Brown Sr. told the crowd that he and his son's mother appreciate the love and support they've received from the community. The Rev. Al Sharpton, who will speak at the funeral on Monday, echoed his request for peace.
"We don't want anything tomorrow to happen that might defile the name of Michael Brown," Sharpton said. "This is not about our rage tomorrow. It's about the legacy and memory of his son."
Peace Fest 2014 was already in the works before Brown’s death but it took on new resonance in the aftermath.
The parents of slain Florida teen Trayvon Martin also spoke, urging the crowd to channel its anger into action by pushing to strengthen families and better educate youth and expressing support for the Brown family and the people of the St. Louis area.
"We're going to stand tall with you all," Trayvon's Martin's father, Tracy Martin, said.
Trayvon Martin, 17, was also unarmed when he was shot and killed in 2012. George Zimmerman, a neighborhood watch volunteer who said he shot Martin in self-defense, was acquitted.
The nightly protests in Ferguson have been mostly peaceful in recent days, a contrast to images of police in riot gear firing tear gas canisters at angry protesters in the days after the Brown shooting. Tensions briefly flared then subsided late Saturday night and early Sunday.
At the St. Louis rally, Kevin Harris, 40, a security guard who lives in the area, was sitting with his 11-year-old son Kameron in the crowd on foldout canvas chairs waiting for the Browns to arrive.
Harris wore a T-shirt with the silhouette of a man with his hands up and reading "Please Don't Shoot - R.I.P. Michael Brown" and Kameron was wearing a T-shirt saying "Hands Up Don't Shoot."
"We all need to come together to stop the violence. All the violence, including black on black violence. We are our own worst enemy," Harris said.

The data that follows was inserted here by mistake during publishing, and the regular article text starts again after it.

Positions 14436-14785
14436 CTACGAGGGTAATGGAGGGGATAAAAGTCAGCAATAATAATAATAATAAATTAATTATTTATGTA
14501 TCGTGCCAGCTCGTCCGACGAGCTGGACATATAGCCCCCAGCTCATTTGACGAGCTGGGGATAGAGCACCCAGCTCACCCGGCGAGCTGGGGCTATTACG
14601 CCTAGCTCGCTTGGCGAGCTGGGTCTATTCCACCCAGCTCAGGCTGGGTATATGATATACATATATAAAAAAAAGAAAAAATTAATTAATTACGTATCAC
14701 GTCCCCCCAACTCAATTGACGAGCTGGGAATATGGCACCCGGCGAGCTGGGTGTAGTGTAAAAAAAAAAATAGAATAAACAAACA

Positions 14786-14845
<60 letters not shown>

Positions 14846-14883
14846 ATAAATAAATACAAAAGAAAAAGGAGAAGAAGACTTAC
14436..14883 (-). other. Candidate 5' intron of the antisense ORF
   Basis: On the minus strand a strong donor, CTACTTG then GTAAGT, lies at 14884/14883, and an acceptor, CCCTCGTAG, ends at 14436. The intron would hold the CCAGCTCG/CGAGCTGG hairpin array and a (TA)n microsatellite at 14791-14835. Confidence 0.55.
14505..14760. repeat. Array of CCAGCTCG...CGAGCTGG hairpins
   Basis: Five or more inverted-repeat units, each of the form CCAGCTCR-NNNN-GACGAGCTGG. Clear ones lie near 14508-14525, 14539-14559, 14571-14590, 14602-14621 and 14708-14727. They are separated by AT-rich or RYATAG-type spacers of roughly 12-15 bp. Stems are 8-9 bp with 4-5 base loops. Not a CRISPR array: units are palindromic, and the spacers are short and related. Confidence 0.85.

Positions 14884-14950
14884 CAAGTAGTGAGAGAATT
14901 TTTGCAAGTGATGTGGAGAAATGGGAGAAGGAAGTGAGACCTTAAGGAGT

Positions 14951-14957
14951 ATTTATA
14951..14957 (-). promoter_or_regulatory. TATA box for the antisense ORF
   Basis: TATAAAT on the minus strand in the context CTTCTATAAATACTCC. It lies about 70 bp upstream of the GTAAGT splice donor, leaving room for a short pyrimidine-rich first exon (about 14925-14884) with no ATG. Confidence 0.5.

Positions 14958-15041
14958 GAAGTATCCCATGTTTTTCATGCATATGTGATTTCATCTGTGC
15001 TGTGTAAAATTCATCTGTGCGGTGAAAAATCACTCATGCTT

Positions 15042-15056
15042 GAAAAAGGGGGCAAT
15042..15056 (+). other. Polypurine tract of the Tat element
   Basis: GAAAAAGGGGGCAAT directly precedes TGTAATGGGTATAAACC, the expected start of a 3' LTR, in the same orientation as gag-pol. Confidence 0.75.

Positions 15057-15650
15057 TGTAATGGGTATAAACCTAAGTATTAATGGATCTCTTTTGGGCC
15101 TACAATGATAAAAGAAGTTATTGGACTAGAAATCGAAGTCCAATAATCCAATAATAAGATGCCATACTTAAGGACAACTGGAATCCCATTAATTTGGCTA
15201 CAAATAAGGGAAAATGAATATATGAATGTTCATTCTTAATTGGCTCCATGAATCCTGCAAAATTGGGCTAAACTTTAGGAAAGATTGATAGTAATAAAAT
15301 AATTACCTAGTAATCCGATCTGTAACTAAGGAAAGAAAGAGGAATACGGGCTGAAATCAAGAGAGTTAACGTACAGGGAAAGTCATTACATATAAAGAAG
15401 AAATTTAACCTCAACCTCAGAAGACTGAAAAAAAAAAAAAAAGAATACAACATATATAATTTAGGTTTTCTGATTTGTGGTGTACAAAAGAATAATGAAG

In Ferguson, there were few protesters out in the boiling heat on Sunday as temperatures soared to above 100 degrees Fahrenheit.
Among those who braved the heat were about a dozen African-American women coming from church services and carrying umbrellas to protect them from the sun.
“We just wanted to come here and show our support for the Brown family, even for a little while because of the heat,” said Roberta Jackson, 65, a retiree. “This has all been such a shock to the community and it’s important to show we care even if we can’t stay long.”
Missouri Highway Patrol Captain Ron Johnson, who was appointed by the governor to oversee law enforcement in Ferguson, said at a press conference held at 12:15 a.m. Monday that "it appears peace has been restored."
The calls to police were about the heat rather than requests to respond. "I belive the citizen of Ferguson have spoked for peace," he said. "I am happy for them."
Meanwhile, the National Guard began a gradual withdrawal from Ferguson on Friday, but authorities remain braced for a possible flare-up of civil disturbances surrounding Brown's funeral at the Friendly Temple Missionary Baptist Church in St. Louis on Monday.